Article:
Soon after the halt to the scheme was announced, Cyprus’s chamber of commerce put out a statement on social media, saying they had asked the government to bring forward plans for a new programme to avoid a “paralyses” of foreign investment.

The Cyprus Papers, a cache of leaked government documents published by Al Jazeera’s Investigative Unit in August, shed light on how Cyprus has used the passport scheme to sweeten relations with investors.

In July 2019, a collective application was submitted on behalf of 18 executives of Melco Investment Holdings, a Hong Kong-registered company behind a 550-million-euro ($645m) luxury development destined to be Europe’s largest casino resort.

The documents show that Cyprus agreed to fast track passports for company executives and their families, bypassing a requirement that applicants should hold a residency permit for six months before applying for citizenship.

Al Jazeera understands the application was made on the suggestion of the Cypriot government to strengthen ties with the investment company. Melco said they acted entirely properly in accordance with the CIP.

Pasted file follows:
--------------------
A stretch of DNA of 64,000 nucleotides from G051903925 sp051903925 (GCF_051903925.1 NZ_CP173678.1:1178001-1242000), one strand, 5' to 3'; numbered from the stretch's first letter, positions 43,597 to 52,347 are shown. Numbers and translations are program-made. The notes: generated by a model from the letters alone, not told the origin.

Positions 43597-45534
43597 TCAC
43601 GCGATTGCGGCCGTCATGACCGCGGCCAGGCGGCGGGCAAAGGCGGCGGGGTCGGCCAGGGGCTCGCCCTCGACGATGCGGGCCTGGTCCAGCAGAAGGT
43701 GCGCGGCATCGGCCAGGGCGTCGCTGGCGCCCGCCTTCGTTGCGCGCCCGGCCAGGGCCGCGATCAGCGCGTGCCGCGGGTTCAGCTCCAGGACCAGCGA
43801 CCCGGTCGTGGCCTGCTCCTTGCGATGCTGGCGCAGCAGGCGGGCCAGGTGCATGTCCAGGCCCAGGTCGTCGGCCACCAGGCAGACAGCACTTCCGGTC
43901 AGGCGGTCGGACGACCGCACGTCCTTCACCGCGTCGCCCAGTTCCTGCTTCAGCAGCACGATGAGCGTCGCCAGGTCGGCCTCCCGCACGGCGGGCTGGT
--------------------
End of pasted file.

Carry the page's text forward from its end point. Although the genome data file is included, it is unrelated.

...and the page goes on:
The option of purchasing multiple passports through a single large investment was also presented as a good deal, to undercover reporters Billy and Angie.

The lawyer, Pittadjis explained that by investing several hundred million euros in a hotel, Mr X could sell off “slices” of that investment to his own clients so they could get passports.

“You can make the investment, get the passport, and sell slices of the investment for further passports. He can make the investment and then divide it to 25 passport clients.”